We sponsor a tax-qualified defined benefit pension plan, which we refer to as the retirement plan, and a tax-qualified defined contribution thrift plan, which we refer to as the thrift plan, to provide market driven retirement benefits to all eligible employees in the United States. We have changed the design of the defined benefit plan to a cash-balance plan effective for 2008 to better align our benefits with our peer companies and the overall market. In addition to the tax-qualified retirement plan and the thrift plan, we maintain a non-qualified excess retirement plan and a non-qualified excess thrift plan to make up for the limitations imposed on these tax-qualified plans by the Internal Revenue Code. We sponsor an unfunded non-qualified deferred compensation plan, which we refer to as the deferred compensation plan, which allows executive officers and certain other highly compensated employees to defer a portion of their annual incentive awards and their long-term cash incentive awards or sign-on bonuses to help them with tax planning and to provide competitive benefits. See Visa Retirement Plan, Visa Thrift Plan and Nonqualified Deferred Compensation.
Perquisites and Other Personal Benefits
We may provide executive officers with perquisites and other personal benefits that we believe are reasonable and consistent with our overall compensation program to attract and retain qualified executive officers and to facilitate the performance of executive officers management responsibilities. As part of our reorganization and review of our overall compensation strategy, we eliminated several perquisites for our executive officers, including car allowances and financial planning, beginning in fiscal 2008. See footnote (8) to Summary Compensation Table. For fiscal 2008, we also have instituted a policy that allows the Chief Executive Officer, the President, the Chief Operating Officer and other key employees or their spouses, as approved by the Chief Executive Officer, to use a corporate aircraft for limited personal use. Business priorities will always take precedence over personal usage. These employees will be responsible for all income taxes related to their personal usage.
We believe that it is appropriate to provide severance pay to executives whose employment is involuntarily terminated by us without cause, and, in some cases, voluntarily terminated by the executive for good reason, to provide transition income replacement, which will allow them to focus on our business priorities. In some cases, a severance package includes a gross-up payment relating to any parachute payment excise taxes imposed on an executive. The amount of severance pay is primarily determined based on competitive benchmarking of severance benefits for similarly-situated executives with comparable scope and responsibility in other companies.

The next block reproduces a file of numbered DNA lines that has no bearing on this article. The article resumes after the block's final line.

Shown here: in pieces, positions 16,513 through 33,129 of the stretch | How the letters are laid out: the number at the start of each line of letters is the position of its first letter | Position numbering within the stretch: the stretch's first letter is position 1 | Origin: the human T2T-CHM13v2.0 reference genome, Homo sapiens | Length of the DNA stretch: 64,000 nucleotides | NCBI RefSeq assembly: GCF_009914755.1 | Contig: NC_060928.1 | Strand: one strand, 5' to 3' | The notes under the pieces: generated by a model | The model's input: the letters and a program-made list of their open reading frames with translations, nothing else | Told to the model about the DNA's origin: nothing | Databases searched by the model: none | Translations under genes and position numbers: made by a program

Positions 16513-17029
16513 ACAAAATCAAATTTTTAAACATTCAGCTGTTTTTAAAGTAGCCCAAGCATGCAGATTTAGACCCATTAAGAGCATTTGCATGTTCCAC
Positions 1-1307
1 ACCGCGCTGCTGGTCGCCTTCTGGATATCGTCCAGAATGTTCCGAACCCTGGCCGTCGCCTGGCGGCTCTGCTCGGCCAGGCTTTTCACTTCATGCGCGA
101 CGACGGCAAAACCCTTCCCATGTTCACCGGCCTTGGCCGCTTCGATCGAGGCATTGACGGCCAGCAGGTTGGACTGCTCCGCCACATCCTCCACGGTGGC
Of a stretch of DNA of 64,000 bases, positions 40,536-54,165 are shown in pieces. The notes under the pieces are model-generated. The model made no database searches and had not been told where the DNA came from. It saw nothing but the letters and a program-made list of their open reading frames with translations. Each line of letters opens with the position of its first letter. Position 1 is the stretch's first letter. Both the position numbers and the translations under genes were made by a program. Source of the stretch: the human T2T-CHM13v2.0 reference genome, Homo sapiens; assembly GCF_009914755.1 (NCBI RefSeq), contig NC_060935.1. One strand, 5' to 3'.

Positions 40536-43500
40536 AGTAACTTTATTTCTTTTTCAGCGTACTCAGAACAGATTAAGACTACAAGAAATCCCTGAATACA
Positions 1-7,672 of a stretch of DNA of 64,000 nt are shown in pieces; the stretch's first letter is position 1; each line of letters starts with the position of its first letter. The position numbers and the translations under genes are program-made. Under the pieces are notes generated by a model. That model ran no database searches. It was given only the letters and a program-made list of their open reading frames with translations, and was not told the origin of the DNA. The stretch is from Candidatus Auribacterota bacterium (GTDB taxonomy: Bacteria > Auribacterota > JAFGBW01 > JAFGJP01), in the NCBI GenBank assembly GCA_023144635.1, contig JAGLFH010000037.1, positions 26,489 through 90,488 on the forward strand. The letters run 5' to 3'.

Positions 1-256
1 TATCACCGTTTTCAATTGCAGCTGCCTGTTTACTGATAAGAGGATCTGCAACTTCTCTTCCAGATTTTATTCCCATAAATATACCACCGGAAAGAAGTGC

Existing severance arrangements currently vary among executive officers based on the individual agreements with the Visa entity with whom they were historically employed. It is our current intention that, in connection with our proposed initial public offering and subject to the discretion of our board, new employment agreements will be entered into with each of the named executive officers, with the goal that the new agreements will have longer terms and be more internally consistent. These new agreements are generally expected to provide for at least a three-year employment period commencing immediately prior to the completion of this offering and to have such other terms as are customarily included in employment agreements, including severance provisions.
See Employment Arrangements and Potential Payments Upon Termination or Change-In-Control.
Deductibility of Executive Compensation
Section 162(m) of the Internal Revenue Code limits the ability of Visa to deduct for tax purposes compensation over $1,000,000 to our principal executive officer or any one of our three highest paid executive officers, other than our principal executive officer or principal financial officer, who are employed by us on the last day of our taxable year, unless, in general, the compensation is paid pursuant to a plan that is performance related, non-discretionary and has been approved by Visas stockholders. No such limitation on deductibility was applicable to fiscal 2007. Compensation from awards made before our first annual meeting in 2012 under plans that existed before the closing of our proposed initial public offering will be exempt from the deduction limitations otherwise imposed by Section 162(m), if the plan is not materially modified during this period. The compensation committee will review and consider the deductibility of executive compensation under Section 162(m) and may authorize certain payments that will be in excess of the $1,000,000 limitation. The compensation committee believes that it needs to balance the benefits of designing awards that are tax-deductible with the need to design awards that attract, retain and reward executives responsible for the success of the company.
Report of the Compensation Committee
The compensation committee has:
William Shanahan (chairperson)
Suzanne Nora Johnson
John A. Swainson
Compensation Committee Interlocks and Insider Participation